2 become a stormy relationship with Mary Todd. Although they eventually married, in January of 1841, Lincoln broke off their engagement and fell deeper into depression. His close friends became so alarmed at Lincoln’s mental and emotional state that they removed from his house all knives and other dangerous instruments. The words cited above were written by Lincoln in a letter to Mary Todd. They reveal the severity of his depression. Like Lincoln, many people suffer from bouts of depression. It is estimated that depression affects more than 19 million Americans each year. Roughly 15 percent of Americans will experience depression at least once in their lives. Depression is an “equal opportunity” condition, cutting across social, racial, religious, and economic classes. Women are nearly twice as likely as men to have a depressive illness during adulthood. Experts say the reasons women have more depression than men include: hormones, pregnancy, single parenting, and the stress of work and family. The bad news is that, left untreated, depression can limit lives, ruin lives and even end lives. However, the good news is there are many effective ways to manage and even overcome this syndrome.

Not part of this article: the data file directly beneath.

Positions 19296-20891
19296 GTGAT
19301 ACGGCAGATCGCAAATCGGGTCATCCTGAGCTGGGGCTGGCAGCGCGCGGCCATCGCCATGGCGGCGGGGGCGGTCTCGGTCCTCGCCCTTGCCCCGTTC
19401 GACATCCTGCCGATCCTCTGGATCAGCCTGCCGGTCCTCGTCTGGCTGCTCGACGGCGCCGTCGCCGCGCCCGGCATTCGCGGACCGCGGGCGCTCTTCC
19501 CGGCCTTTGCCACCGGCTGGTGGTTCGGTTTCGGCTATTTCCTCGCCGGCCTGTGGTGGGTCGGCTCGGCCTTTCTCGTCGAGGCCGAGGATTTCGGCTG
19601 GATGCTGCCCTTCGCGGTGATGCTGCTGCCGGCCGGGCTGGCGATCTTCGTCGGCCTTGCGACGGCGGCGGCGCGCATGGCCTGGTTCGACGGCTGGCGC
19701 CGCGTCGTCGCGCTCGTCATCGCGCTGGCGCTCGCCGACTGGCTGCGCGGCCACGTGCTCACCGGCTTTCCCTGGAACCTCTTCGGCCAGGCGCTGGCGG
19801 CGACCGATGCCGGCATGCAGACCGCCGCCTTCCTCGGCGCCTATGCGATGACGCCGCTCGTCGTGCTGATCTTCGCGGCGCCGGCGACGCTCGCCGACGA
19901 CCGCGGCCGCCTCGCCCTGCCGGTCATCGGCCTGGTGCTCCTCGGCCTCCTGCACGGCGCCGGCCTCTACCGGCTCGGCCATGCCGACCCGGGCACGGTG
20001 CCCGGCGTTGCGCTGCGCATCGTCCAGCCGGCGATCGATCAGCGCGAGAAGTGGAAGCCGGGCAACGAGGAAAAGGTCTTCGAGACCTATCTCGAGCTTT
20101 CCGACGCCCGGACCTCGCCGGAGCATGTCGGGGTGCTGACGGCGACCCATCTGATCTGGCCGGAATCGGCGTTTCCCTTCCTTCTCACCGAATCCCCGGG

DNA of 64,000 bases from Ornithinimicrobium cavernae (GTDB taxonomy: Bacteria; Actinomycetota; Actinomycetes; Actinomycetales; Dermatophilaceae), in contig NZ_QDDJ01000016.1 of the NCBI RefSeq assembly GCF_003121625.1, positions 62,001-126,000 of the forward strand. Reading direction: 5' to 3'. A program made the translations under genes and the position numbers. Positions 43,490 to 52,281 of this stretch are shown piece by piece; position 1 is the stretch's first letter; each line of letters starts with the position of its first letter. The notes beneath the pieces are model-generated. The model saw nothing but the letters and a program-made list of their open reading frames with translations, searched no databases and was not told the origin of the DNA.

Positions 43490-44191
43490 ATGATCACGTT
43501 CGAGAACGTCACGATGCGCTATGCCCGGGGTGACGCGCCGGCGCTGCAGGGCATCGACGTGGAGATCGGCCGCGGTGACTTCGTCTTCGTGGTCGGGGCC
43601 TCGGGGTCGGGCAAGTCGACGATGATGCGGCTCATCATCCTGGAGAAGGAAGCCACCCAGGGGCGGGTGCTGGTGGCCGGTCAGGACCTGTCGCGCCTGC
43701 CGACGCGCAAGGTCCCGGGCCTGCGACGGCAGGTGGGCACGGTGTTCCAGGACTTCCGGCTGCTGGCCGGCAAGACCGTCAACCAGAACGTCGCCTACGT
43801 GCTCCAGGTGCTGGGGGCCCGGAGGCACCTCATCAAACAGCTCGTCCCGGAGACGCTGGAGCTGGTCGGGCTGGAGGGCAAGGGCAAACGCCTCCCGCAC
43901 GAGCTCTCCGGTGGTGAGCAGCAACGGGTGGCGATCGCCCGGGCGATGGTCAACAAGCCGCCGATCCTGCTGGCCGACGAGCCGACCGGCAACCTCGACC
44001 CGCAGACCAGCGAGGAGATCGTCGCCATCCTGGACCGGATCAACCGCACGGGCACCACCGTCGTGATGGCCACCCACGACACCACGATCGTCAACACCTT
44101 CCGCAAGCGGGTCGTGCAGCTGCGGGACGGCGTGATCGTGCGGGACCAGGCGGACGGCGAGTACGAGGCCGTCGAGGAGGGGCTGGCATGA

Here are some gentle ways to ease depression and climb toward the light. 1 Begin by Understanding You Are Not Alone Don’t succumb to the temptation of believing you are alone or unique or have somehow been singled out by life’s forces to suffer with depression. As has been cited, depression impacts millions of people from all walks of life. It can be found in people around the world and across the ages. In 400 b.c., Hippocrates, the Greek physician, considered the founder of western medicine, diagnosed depression, calling it melancholia (from Greek words meaning “black bile”). The Bible reports several individuals who suffered with depression. Some examples include: • Moses, who, unhappy with the state of his life, shouted to God: “If You treat me like this, please kill me here and now—if I have found favor in Your sight—and do not let me see my wretchedness!” (Numbers 11:15). • Elijah, who became extremely discouraged with his life and work. In 1 Kings 19:4 we read these words: “(Elijah) went a day’s journey into the wilderness, and came 3